Frankly, if it weren't for the fact that even some of his own cronies were suddenly distancing themselves over his blatant fealty to Trump's personal interests, Barr undoubtedly wouldn't care either. He isn't worried that his friends will see him as Trump's Roy Cohn. He's afraid they will think he is incompetent at getting the job done.
I don't buy that this was all carefully choreographed by Barr and the White House, however. Barr may have signaled to Trump that he needed to make some kind of statement to calm the troops and Trump may have agreed. But there is no way that Trump OK'd Barr calling him a bully or telling him what he can and cannot do. In fact, while the White House issued a statement saying that Trump hadn't minded what Barr said, it very pointedly said that Trump would keep tweeting because he has freedom of speech like everyone else.
I suspect Trump is furious over this. Lou Dobbs of Fox Business, one of Trump's most loyal media mouthpieces, certainly was, turning angrily on Barr only a day after praising him extensively. It is simply not believable that Trump has suddenly developed the emotional maturity and strategic intelligence to accept a subordinate publicly insulting him and challenging his decisions in order to advance a larger agenda. Having that happen on the same day that he heaped praise on Barr in an interview with Geraldo Rivera had to sting.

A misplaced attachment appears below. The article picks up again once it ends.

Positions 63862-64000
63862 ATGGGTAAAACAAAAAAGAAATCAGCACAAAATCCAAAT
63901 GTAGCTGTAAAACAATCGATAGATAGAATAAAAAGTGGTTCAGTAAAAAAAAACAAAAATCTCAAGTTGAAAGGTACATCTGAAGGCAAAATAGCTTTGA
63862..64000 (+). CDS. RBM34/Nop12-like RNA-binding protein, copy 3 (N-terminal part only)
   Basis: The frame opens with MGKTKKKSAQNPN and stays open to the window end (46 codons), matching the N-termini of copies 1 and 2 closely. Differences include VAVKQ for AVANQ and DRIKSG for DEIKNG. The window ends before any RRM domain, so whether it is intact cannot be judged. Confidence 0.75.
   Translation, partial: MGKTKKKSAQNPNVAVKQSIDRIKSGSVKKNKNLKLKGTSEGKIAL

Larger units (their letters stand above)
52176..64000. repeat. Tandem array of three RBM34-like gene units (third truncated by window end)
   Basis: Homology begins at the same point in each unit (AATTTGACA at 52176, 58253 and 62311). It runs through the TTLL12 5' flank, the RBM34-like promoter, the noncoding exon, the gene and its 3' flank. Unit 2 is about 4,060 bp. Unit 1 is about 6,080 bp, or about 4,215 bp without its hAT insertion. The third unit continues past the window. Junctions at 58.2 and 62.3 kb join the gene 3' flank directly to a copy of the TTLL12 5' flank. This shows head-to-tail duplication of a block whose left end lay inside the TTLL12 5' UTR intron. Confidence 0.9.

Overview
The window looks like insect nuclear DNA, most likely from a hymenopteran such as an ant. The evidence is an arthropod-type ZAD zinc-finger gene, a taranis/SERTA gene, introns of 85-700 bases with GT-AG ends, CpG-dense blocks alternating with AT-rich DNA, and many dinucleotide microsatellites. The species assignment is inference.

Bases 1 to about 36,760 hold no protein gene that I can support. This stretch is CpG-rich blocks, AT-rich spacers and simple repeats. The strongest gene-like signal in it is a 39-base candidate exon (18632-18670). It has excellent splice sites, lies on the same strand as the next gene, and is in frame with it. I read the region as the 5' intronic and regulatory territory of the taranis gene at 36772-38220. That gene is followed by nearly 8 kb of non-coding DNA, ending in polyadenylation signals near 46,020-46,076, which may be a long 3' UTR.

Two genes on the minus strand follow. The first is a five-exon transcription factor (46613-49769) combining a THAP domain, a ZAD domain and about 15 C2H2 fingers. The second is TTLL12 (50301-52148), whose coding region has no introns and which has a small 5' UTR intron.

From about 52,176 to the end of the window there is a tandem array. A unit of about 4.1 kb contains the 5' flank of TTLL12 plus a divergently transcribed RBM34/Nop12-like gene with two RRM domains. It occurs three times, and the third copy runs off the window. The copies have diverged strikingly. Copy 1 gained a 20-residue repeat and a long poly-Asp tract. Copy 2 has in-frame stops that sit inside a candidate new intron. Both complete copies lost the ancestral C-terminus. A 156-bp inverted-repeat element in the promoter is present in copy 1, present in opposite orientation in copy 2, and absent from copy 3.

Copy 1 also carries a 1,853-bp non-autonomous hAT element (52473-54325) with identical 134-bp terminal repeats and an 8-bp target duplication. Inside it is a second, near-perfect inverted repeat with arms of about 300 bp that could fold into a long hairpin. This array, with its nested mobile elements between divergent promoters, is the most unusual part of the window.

This is the first rift between Trump and his attorney general, and it will be interesting to see what happens next. According to the Washington Post, Trump has been raging for weeks, demanding that Barr lock up his mortal enemies, including James Comey and McCabe in particular. The New York Times has reported that Barr's hand-picked special counsel, John Durham, is looking to charge members of the intelligence community in his investigation of the origins of the Russia probe, and that those might include former CIA director John Brennan.
Will Barr try to smooth things over with Trump by taking such rash actions? Can he get away with that, with DOJ staff in active rebellion? After months of toadying and appeasing and giving the president everything he wanted, Barr is now walking a familiar Trump tightrope. As John Kelly knows, that doesn't tend to end well. We'll have to see if Barr is more skilled at balancing on it than all those who came before him.